Patella Development
  • Most true sesamoids develop through endochondral ossification
  • The patella presumably starts as a cluster of cells w/in quadriceps-patellar tendon, then undergoes chondrification to form hyaline cartilage mass
  • Unlike other sesamoids, patellas ossify early in ontogeny and develop in absence of mechanical stimuli
    • Though mechanical stimuli necessary for regeneration (dogs) & to stimulate underdeveloped patellas in humans
  • Recent research suggest LMXIB plays a role in patella development & dorso-ventral limb patterning
  • Hoxa9/Hoxd9 and Hoxd9/Hoxd10 mutants result in misshapen & displaced patellas
traction epiphyses
Traction Epiphyses
  • Bony projections of insertion for a tendon/ligament that develop independently of the limb element
  • Proposed to be sesamoids incorporated into long bones, or sesamoids are disarticulated traction epiphyses, or that both ossicles are completely separate
  • Evidence in favor of the 1st hypothesis:
    • In some mammals & birds the tibial tuberosity is derived from an independent condensation originating from w/in patellar ligament
    • In some birds the patella is also incorporated into the hypertrophic cnemial crest
mineralized tendons ligaments
Mineralized Tendons & Ligaments
  • Found in various tetrapods, most notably birds
  • Tend to be slender, elongate & terminate in advance of joints
  • Development based off of studies of the domestic turkey
  • Tenocytes (fibroblasts) of tendons hypertrophy & adopt a stellate morphology followed by hypertrophic tenocytes producing vesicles containing calcium & phosphorus = associated w/ earliest appearance of mineralization
lunulae
Lunulae
  • Periarticular ossicles of the knee & other synovial joints, nested within the menisci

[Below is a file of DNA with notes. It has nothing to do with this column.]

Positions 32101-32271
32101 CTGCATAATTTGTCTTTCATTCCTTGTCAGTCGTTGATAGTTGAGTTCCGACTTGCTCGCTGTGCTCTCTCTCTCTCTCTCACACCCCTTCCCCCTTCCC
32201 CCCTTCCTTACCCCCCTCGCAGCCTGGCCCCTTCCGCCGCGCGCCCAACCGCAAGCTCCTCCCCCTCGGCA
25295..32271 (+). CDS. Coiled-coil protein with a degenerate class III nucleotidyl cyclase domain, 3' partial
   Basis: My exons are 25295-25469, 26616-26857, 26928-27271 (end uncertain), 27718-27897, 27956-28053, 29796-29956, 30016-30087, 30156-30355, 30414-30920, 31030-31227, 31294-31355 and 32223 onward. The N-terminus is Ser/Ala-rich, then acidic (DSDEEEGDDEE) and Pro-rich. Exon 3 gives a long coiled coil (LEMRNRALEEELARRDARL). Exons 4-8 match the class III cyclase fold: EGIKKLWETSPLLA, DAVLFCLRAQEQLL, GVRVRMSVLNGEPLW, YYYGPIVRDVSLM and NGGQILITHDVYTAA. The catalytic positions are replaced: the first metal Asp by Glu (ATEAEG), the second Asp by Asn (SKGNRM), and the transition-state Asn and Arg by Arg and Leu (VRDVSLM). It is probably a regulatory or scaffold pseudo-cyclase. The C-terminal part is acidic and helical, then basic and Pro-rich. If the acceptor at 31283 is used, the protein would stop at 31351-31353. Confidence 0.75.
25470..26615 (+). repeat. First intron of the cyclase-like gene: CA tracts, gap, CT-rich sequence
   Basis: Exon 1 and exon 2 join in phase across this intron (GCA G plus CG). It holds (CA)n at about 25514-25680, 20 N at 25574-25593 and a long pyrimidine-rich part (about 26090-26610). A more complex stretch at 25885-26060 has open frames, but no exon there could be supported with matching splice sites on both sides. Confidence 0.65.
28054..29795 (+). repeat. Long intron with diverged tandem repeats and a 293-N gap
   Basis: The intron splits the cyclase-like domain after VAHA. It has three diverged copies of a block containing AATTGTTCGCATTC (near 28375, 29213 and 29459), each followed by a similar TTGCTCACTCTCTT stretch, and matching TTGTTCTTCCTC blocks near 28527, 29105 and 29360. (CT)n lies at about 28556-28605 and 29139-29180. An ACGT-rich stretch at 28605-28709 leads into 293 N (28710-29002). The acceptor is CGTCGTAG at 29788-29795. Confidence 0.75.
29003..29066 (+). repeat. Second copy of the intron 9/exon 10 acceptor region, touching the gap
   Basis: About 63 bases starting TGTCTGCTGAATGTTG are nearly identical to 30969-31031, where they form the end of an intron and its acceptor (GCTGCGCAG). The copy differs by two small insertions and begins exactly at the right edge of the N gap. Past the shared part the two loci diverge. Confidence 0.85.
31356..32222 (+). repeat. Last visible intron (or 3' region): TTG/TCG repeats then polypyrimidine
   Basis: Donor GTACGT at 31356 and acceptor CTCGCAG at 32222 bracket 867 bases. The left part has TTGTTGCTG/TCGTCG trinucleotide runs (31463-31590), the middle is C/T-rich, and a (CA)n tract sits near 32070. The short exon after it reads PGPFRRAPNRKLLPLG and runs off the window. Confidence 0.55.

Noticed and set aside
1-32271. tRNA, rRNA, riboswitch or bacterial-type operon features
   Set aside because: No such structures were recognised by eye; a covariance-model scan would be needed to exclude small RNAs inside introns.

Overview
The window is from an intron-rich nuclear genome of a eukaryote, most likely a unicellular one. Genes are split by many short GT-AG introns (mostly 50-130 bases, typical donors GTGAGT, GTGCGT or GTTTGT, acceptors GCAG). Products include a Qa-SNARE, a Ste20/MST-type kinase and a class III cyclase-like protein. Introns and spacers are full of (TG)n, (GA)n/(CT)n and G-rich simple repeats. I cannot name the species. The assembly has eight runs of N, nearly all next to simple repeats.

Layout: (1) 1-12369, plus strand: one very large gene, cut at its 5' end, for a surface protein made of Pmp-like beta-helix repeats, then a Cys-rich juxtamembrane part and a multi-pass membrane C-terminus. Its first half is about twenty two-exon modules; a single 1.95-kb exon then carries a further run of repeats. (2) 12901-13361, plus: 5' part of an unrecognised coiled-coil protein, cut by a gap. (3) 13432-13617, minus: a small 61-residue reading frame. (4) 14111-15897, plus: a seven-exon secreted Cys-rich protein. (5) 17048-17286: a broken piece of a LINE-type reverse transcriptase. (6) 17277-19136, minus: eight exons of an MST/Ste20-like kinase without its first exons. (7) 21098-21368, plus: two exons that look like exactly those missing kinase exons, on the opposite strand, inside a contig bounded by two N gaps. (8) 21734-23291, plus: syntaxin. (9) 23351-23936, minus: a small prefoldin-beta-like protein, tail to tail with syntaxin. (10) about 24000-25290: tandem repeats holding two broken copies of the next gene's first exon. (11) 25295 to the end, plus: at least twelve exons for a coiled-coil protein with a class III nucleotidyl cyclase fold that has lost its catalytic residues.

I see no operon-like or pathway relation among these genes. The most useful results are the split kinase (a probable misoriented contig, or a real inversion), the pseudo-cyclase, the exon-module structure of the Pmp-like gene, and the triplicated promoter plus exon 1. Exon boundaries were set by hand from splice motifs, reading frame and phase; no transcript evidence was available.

• They form osseous wedges w/ a crescentic morphology
  • May serve protective & biomechanical roles, such as resisting compressive forces or acting as a fulcrum
lunulae diversity distribution
Lunulae Diversity & Distribution
  • Best known in knee, though also found in other joints such as the wrist & ankle
  • Reported in lissamphibians, squamates, birds, & a variety of mammals
  • Very common in nonophidian squamates; up to 5 elements in an individual
  • Knee lunulae very common in rodents
lunulae development histology
Lunulae Development & Histology
  • All exists as hyaline cartilaginous precursors & ossify after birth/hatching
  • In humans, lunulae most often a result of injury or pathology
  • Experiments w/ chick embryos suggest that development of menisci (& therefore lunulae) is dependent on movement of limbs & may result from biomechanical induction
  • Haines (1942) hypothesized that lunulae form when menisci reach surpass a threshold size
  • Outer layer made of lamellar bone & inner layer is cancellous bone with or without marrow
problematic sesamoids ossicles
Problematic Sesamoids & Ossicles
  • Definitions of sesamoid & lunulae require knowledge of where the elements form during skeletogenesis; many ossicles only known from mature individuals
  • The panda’s “thumb” may be a true sesamoid, a remodeled periarticular ossicle, or a neomorphic derivitive of the carpal series
  • Other examples include:
    • the “panda’s toe” (enlarged tibial “sesamoid”)
    • “sesamoids” associated w/ digits in human manus (tendons & ligaments attach secondarily)
    • Rods & extensions that support wings/membranes of bats, gliding mammals & pterosaurs (pteroid)
biomechanics
Biomechanics
  • Most explanations for sesamoids emphasis potential current or past biomechanical function
  • Sesamoids & ossicles are most common in areas subject to friction, compression or torsion
  • Known to sometimes occur in response to injury
  • Connective tissue known to respond to compression/tension by altering ECM composition, fiber orientation, cellular morphology & cellular orientation
  • Osteogenic index developed to predict the likelihood & position of sesamoid formation under different stress regimes